A note about this project: This story (the first of two) is part of an ongoing collaboration between InvestigateWest, an independent nonprofit newsroom covering the Pacific Northwest, and public broadcast station KCTS 9. An accompanying documentary airs at 9 p.m. Jan. 30 to be followed by a half-hour in-studio discussion.
Dr. Rosemary Orr didn’t see it coming that day. It was the morning after Mother’s Day. She needed a ride to work, so her 24-year-old son Robin drove her. She was in a hurry to get to Children’s Hospital and Medical Center in Seattle, where she is a senior attending anesthesiologist.. Otherwise, she says, she would have spent more time talking with him
She’d been worried about his sleeping habits, his weight loss lately. She knew her smart, handsome son had struggled with addiction to OxyContin in the past. But he’d kicked it. He’d assured her of that. He’d looked her in the eye and said, ‘You don’t have to worry about me, Mom.”
No parent wants to believe her child is using. Not even one who is a doctor.
“I was stupid and desperate enough to believe that explanation,” Orr says now, five years later, over coffee a few miles from her work, where she takes care of the pain of others. Her own pain, she takes with her.
When she got home from work that day, Robin’s phone was ringing, but he wasn’t answering in his room downstairs. She knocked. And knocked again. She went around her house and peered in through his bedroom window.
Her son was on the floor, dead of an overdose.
Orr’s son is one of thousands of Americans, including a growing number of young people, who have died from prescription pain medications, powerful opiates that one emergency room doctor described as “just a fancy form of heroin.”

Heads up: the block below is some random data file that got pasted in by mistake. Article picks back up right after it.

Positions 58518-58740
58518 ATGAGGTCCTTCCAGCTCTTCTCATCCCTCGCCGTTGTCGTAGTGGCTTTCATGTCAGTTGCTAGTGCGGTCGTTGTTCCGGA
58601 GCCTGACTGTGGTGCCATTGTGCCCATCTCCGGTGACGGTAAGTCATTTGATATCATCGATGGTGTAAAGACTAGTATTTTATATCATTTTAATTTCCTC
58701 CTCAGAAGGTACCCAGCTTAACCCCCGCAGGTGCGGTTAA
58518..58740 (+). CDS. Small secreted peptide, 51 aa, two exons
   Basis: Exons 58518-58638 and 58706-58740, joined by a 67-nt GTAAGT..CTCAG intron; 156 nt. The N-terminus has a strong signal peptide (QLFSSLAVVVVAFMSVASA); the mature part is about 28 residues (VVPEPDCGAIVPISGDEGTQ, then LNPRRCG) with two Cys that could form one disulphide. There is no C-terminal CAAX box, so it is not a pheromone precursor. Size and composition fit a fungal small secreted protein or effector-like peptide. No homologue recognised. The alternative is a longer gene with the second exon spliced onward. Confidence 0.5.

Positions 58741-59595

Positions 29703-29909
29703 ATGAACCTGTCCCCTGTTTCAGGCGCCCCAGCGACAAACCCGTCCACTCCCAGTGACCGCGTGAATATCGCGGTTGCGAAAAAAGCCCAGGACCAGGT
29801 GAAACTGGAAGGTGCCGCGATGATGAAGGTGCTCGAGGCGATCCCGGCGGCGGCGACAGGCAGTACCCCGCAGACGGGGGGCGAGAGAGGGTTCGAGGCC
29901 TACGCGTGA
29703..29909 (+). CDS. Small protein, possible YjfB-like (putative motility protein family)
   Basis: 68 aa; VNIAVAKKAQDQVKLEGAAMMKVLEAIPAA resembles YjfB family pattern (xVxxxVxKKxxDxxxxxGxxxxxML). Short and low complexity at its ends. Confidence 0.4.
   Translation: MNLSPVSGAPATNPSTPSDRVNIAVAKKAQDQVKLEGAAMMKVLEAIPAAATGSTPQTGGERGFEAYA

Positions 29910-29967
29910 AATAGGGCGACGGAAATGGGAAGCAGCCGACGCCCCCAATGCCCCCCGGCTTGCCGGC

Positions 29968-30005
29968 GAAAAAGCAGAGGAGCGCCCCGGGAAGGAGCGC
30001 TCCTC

With a law that took effect this month, Washington state is making a bold attempt to reduce overdose deaths by launching the first-ever dosing limits for doctors and others who prescribe these medicines. The law has been heralded as one of the toughest in the nation, but loopholes and pitfalls in the system remain.
Prescription drug abuse is at epidemic levels throughout the state, and elsewhere in the country, despite lawmakers’ attempts to get a grip on it. Washington now has one of the highest death rates in the nation. Deaths from prescription drug overdoses in this state have skyrocketed nearly twenty-fold since the mid-1990s, and now outstrip those from traffic accidents.
In King County, deaths from prescription opiates exceed deaths from heroin, meth, and cocaine combined.
Washington has been one of the hardest hit states in the country, in part because of aggressive prescribing practices. That, coupled with lack of oversight of doctors who over-prescribe, has led to the spectacular run-up in the number of deaths from prescription overdoses.
Dr. Russell Carlisle, head of Swedish Medical Center’s Cherry Hill Emergency Department in Seattle, was shocked by the volume of painkillers doctors were prescribing in Washington when he first moved here from California in the mid-1990s.
Running between exam rooms during a recent busy afternoon in his ER, Carlisle recalled that California maintained tight control of pain medication, requiring triplicate documentation for opiate prescriptions at the time. But in Washington, emergency room doctors were routinely handing out prescriptions for 30 to 40 pills at a time, even to people with histories of drug habits.
Why? “Because then they wouldn’t come back,” he said.
But that efficiency turned deadly. “The higher deaths, and probably abuse, too, I believe has to do with higher supply or availability,” said Jennifer Sabel, an epidemiologist with the state Department of Health.